Ryan Daniels and his family are suing Roseburg Public Schools for $9 million, claiming the school violated the Americans with Disabilities Act by putting Daniels in a closet without justification or documentation.
Daniels is an 18-year-old student with autism, anxiety, post-traumatic stress disorder and communication disorders, according to the lawsuit. He was registered at Roseburg High School in a special education class but was removed in October 2015 after striking his teacher with a chair, according to court documents.
Daniels’ individualized education plan, known as an IEP, allowed for a “break room,” but did not allow use of force to put him in such a space or specify how much time he could spend there. A few times a week, the teacher or aide would forcibly seize and seclude Daniels in a 5-by-15 foot room until he calmed down, according to court documents.
Daniels was put in the room for disciplinary reasons and for the convenience of school personnel, according to court documents, and was left in the empty storage closet for varying periods of time ranging from 15 minutes to several hours. The teacher in question, Melanie Adams, has since left her position at the school.
According to the court documents, the school district did not provide any restraint or seclusion logs to the family. Daniels has since moved to Bridgeway, a private school in Eugene which specializes in working with individuals with autism. The school costs approximately $30,000 per year.
“(Daniels’) teachers and parents express that he is making tremendous progress since he was removed from RHS, but has much to learn and overcome due to the trauma and educational harms he suffered while at RHS,” according to the lawsuit.
The lawyer for the family, Melissa Wischerath, said the case is still in the early discovery stage.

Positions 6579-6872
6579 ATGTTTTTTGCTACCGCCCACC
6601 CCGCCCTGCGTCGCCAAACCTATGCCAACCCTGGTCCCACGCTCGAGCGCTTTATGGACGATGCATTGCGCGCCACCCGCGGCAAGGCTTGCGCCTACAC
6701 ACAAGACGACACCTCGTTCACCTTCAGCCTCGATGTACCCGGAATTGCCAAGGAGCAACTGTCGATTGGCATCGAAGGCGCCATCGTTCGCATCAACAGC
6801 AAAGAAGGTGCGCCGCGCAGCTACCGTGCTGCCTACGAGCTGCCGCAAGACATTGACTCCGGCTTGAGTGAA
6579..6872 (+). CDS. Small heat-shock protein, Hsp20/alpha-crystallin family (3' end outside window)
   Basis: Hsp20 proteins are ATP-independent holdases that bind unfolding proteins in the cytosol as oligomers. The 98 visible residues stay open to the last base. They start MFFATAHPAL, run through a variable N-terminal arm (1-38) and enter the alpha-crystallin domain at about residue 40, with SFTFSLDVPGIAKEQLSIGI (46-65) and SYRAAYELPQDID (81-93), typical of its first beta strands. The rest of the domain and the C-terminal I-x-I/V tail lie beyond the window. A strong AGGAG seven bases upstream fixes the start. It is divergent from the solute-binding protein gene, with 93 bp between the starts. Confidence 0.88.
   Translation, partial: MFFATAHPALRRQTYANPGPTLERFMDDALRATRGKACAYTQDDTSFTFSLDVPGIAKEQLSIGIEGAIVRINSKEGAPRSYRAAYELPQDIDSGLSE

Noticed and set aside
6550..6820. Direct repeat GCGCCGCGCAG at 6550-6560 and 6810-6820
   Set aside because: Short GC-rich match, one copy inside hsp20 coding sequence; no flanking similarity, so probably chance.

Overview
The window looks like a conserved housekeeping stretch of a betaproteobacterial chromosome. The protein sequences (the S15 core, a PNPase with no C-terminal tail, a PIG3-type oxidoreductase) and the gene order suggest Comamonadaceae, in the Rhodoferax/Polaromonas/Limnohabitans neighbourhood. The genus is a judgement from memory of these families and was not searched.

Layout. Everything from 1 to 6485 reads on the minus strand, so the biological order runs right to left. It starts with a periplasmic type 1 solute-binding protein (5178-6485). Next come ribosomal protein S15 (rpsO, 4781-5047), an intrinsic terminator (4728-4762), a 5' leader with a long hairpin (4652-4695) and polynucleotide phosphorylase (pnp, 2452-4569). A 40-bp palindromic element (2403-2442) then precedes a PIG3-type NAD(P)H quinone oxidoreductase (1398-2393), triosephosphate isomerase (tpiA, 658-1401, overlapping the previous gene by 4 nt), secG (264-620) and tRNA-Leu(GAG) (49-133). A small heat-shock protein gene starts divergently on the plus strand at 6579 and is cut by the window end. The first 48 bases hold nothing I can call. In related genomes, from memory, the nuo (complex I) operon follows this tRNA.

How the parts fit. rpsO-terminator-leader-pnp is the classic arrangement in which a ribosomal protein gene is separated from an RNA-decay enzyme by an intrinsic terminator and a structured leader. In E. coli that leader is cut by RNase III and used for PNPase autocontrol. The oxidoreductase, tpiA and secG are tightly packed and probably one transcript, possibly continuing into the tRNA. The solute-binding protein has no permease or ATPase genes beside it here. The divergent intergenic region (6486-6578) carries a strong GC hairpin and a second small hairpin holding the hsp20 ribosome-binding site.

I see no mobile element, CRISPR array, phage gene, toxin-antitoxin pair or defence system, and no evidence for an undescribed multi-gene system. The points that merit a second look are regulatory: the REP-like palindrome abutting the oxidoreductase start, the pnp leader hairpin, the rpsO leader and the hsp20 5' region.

On Thursday, Interim Superintendent Robert Freeman said he could not comment on the lawsuit because the case is still proceeding. On Friday morning, Freeman sent an email to The News-Review denying the allegations.
"Safety of all students remain the number one priority at Roseburg Public Schools. Staff work hard to ensure policies and procedures are practiced so students are safe. Roseburg Public Schools vehemently denies the claims in the article," he wrote.
Director of Student Services Rick Burton was not available Thursday afternoon to talk about services for students with intellectual and developmental disabilities.
The case was filed first with an administrative law judge, and when the family received the order they filed their tort claim at the end of May. A settlement conference was scheduled for Sept. 21 in Eugene, but was vacated, leaving the case open for further action. The family is claiming the district denied their son “meaningful access to public education.”
The claim initially asked for $3 million, but persons with disabilities fall under the definition of vulnerable persons which allows plaintiffs to triple their claim.